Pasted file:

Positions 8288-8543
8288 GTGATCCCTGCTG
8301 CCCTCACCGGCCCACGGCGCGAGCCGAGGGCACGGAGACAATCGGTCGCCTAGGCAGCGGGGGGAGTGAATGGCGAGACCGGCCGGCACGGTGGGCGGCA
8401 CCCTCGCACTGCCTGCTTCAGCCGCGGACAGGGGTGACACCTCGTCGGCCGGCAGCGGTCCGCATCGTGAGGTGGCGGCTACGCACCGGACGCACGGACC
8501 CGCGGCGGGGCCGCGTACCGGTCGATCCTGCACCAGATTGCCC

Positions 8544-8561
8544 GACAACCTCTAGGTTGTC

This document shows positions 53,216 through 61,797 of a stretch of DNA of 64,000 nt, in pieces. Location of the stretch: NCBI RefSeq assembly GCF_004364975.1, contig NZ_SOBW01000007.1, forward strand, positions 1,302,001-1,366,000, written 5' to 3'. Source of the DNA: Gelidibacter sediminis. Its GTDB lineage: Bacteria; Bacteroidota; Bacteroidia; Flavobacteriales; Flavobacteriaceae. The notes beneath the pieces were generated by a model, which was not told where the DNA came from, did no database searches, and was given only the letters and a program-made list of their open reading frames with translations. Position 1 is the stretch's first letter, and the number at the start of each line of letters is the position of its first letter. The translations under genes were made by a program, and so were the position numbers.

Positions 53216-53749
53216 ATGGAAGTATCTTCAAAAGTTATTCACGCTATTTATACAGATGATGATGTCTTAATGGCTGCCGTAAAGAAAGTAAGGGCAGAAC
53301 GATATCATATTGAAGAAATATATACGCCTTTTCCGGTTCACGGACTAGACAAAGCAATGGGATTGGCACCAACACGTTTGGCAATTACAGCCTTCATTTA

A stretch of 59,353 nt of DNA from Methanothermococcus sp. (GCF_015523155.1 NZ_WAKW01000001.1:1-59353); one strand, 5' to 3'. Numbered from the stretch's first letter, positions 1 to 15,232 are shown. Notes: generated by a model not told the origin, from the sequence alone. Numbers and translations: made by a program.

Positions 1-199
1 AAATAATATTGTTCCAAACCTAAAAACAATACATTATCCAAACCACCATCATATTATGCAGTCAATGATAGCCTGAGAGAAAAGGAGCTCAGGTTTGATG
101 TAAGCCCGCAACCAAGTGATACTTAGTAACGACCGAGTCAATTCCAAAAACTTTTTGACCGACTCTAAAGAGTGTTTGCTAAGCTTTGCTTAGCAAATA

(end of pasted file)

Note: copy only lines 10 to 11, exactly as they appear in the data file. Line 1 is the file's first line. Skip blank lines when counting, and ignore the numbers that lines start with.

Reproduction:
53216 ATGGAAGTATCTTCAAAAGTTATTCACGCTATTTATACAGATGATGATGTCTTAATGGCTGCCGTAAAGAAAGTAAGGGCAGAAC
53301 GATATCATATTGAAGAAATATATACGCCTTTTCCGGTTCACGGACTAGACAAAGCAATGGGATTGGCACCAACACGTTTGGCAATTACAGCCTTCATTTA